8:22pm: I have been asked to comment on Virginia’s results. McCain is winning big right now, but most reporting is in Republican south and west so Obama’s strongest areas have yet to report. In VA-05, Rep. Goode is holding on 53% to 47% in a district Democrats made a last-minute push in - but Charlottesville has yet to report.

Some other interesting results: Mitch McConnell now leads by 3% with half of the votes reporting. In NH-01, Rep. Shea-Porter is up by 14% with 16% reporting. It looks like yet another strong night for New Hampshire Democrats.

8:20pm: Jeanne Shaheen wins the New Hampshire Senate race, a crucial pick-up for Democrats - though it is not particularly surprising. In Maine, Susan Collins wins re-election (again, not a surprise but Democrats once had high hopes and the DSCC did spend a lot of money). Gov. Lynch wins re-election in New Hampshire, retaining a seat he unexpectedly picked up in 2004.

8:15pm: Let’s go back to the presidential race and repeat how extraordinary it is that Pennsylvania, New Hampshire and even New Jersey were called immediately for the Democratic nominee.  Obama is now leading 103 electoral votes to 34 for McCain, and the electoral map is now very very very tough for McCain. Obama will probably win Iowa and New Mexico, which means Obama needs one more of all other red states - and things look cautiously good for him in FL, NC… even IN.

For those who are wondering what is happening in Pennsylvania, Obama has a gigantic lead in the exit poll posted by CNN. No surprises in Maine according to the exit poll, as Susan Collins should win re-election. Bad news for Democrats in the Mississippi exit poll, however, as Roger Wicker is coming out ahead - but those are only exit polls, of course, and they can always take comfort in New Hampshire, where Shaheen is destroying Sununu.

8:05pm: Let’s step back to the congressional level for a moment: With 39% of Kentucky reporting, Mitch McConnell is holding a 0.6% lead. At the House level, KY-03 has been called for Rep. Yarmuth (an important hold in what was a rematch of a 2006 race). In KY-02, GOP nominee Guthrie is now 7% ahead with 25% reporting. Republicans are also looking good in IN-03.

8pm: MSNBC CALLED PENNSYLVANIA FOR OBAMA. A stunning call that CNN does not follow. It will be very difficult for McCain to win the presidency without the Keystone State. Other calls: McCain wins Oklahoma, Tennessee. Obama wins Massachusetts, Illinois, Connecticut, Delaware, New Hampshire, New Jersey, Maryland, DC, Maine.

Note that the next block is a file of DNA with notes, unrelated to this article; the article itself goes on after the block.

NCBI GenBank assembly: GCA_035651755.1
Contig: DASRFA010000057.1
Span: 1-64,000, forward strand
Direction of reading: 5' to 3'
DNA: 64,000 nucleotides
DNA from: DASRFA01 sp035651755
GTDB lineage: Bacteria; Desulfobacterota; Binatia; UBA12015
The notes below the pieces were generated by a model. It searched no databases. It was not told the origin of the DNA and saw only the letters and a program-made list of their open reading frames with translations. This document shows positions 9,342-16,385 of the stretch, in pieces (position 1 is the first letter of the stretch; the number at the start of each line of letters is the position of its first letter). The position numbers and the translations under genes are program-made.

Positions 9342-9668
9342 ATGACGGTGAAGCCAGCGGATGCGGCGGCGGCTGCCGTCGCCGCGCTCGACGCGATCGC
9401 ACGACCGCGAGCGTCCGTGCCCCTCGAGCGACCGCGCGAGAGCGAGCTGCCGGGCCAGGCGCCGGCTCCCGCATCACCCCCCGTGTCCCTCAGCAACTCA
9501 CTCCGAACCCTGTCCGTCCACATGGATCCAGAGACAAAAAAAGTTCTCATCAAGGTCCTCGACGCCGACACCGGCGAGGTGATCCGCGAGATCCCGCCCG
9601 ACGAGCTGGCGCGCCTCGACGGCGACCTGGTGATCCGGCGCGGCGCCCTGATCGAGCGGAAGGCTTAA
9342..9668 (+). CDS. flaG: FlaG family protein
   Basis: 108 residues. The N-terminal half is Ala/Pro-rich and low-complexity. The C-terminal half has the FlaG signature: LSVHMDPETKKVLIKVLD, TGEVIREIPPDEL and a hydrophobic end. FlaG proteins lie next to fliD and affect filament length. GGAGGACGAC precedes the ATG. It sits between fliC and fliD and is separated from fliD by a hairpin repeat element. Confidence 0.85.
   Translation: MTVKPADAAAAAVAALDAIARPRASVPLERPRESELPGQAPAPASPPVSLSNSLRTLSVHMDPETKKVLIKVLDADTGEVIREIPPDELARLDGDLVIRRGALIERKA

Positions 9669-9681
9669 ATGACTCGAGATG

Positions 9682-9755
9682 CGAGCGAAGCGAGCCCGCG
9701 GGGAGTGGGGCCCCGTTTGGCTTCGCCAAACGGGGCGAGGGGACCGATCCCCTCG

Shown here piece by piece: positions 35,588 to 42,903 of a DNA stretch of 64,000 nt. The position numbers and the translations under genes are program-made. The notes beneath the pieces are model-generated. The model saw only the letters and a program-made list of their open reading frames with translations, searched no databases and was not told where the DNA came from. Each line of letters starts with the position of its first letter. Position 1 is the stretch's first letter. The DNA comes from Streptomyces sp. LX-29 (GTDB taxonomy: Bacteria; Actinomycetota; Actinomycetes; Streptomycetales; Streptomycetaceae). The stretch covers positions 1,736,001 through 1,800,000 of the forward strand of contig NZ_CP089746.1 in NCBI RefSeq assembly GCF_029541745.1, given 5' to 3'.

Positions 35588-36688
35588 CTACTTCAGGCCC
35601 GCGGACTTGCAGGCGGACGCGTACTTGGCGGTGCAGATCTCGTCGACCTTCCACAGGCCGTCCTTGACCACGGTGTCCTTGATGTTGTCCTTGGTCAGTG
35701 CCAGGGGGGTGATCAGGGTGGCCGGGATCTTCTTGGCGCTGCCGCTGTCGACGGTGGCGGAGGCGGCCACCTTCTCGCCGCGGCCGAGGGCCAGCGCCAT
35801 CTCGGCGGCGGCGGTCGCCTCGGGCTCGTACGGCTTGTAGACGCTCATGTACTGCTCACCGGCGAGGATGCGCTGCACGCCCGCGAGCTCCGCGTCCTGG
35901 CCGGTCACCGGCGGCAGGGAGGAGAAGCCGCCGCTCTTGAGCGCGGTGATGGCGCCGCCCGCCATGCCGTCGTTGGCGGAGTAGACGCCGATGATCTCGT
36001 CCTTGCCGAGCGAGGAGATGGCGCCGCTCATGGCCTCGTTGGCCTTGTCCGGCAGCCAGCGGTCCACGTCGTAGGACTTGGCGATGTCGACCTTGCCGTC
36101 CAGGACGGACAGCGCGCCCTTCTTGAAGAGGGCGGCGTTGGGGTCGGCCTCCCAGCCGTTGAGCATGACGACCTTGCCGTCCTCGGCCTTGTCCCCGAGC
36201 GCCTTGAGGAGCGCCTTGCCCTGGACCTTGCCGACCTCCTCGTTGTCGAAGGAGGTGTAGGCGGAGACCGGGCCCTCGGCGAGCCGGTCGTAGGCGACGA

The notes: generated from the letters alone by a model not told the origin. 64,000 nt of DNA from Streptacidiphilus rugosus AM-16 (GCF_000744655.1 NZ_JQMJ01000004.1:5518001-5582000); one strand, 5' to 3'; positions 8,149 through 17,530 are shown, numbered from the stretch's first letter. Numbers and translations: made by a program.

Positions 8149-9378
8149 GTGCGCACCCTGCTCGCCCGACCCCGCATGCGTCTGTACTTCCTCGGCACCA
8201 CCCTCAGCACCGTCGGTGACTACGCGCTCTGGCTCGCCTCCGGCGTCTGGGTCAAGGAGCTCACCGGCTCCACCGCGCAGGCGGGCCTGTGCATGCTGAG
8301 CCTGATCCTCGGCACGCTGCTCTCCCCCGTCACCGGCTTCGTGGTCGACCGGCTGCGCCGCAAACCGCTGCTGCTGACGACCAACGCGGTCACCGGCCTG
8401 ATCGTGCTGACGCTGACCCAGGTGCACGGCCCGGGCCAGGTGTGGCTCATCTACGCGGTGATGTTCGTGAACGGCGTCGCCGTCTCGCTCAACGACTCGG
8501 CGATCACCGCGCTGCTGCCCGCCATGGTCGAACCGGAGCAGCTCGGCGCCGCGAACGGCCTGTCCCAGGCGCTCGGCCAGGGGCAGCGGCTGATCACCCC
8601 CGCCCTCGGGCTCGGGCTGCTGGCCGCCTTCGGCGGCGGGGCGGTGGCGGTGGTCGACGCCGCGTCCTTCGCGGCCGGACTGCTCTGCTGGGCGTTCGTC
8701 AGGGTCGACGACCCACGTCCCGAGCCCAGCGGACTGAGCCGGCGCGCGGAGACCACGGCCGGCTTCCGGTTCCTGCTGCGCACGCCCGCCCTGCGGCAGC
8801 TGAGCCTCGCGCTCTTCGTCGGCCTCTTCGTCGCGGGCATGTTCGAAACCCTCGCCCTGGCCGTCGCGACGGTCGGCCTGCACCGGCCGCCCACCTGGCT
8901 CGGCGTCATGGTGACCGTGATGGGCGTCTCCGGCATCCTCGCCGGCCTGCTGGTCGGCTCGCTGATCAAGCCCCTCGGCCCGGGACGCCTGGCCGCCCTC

Let’s say it: This is atrocious for McCain.

7:55pm: As expected, North Carolina early voters are favoring Obama: We now have 450,000 votes counted (but 0% precincts, which means these are early voters) and Obama has opened a lead of 100,000 (61% to 39%); Hagan leads by the same margin. As expected, Perdue is underperforming.

The situation is the same in Florida, where we now have more than 2,5 million votes! Obama leads 56% to 44% which is a margin of 400,000 votes. McCain will need to perform strongly among voters who voted today.

7:50pm: Now that 3 states have been called, McCain leads 16-3 in the electoral college. This only means that Republicans did not completely collapse, as South Carolina was turning blue in the GOP’s worst nightmares (and I do mean worst).

IN-02 called for Rep. Donnelly (this was a race the GOP once hoped to make competitive). Democrats are looking good in the pair of GOP-held Orlando districts they are contesting, especially in FL-08, where Grayson now leads by 10% with 35% reporting.

In Kentucky, we are now at 29% reporting (Democratic strongholds are reporting as well). McCain leads by 8,3% and Lunsford is ahead by 0,4% (about 2,000 votes).

7:40pm: South Carolina called for McCain. In Florida, 1,4 million votes have been counted and Obama leads by 160,000 votes. It’s hard to know what to make of this since we already knew Democrats did well among early voters.

In IN-03, GOP Rep. Souder is looking good and leads by 17% with 30% reporting (the race is rated a toss-up in my latest ratings, so a potential disappointment for Democrats). In KY-02, however, Democrat David Boswell is holding on to a very narrow lead and slightly overperforming the 2006 nominee - suggesting this could be a nail-biter.

In Indiana, we now have 21% reporting and McCain is narrowly ahead, 51% to 48%. Democratic strongholds have still not yet reported.

7:35pm: Only 2% of Florida is reporting but there are a lot of raw votes being reporting, suggesting there has been a big dump of early voters: Obama leads 313,475 to 204,112. At the House level: 17% are reporting in FL-08, and Democratic challenger Grayson is leading Rep. Keller 56% to 44%.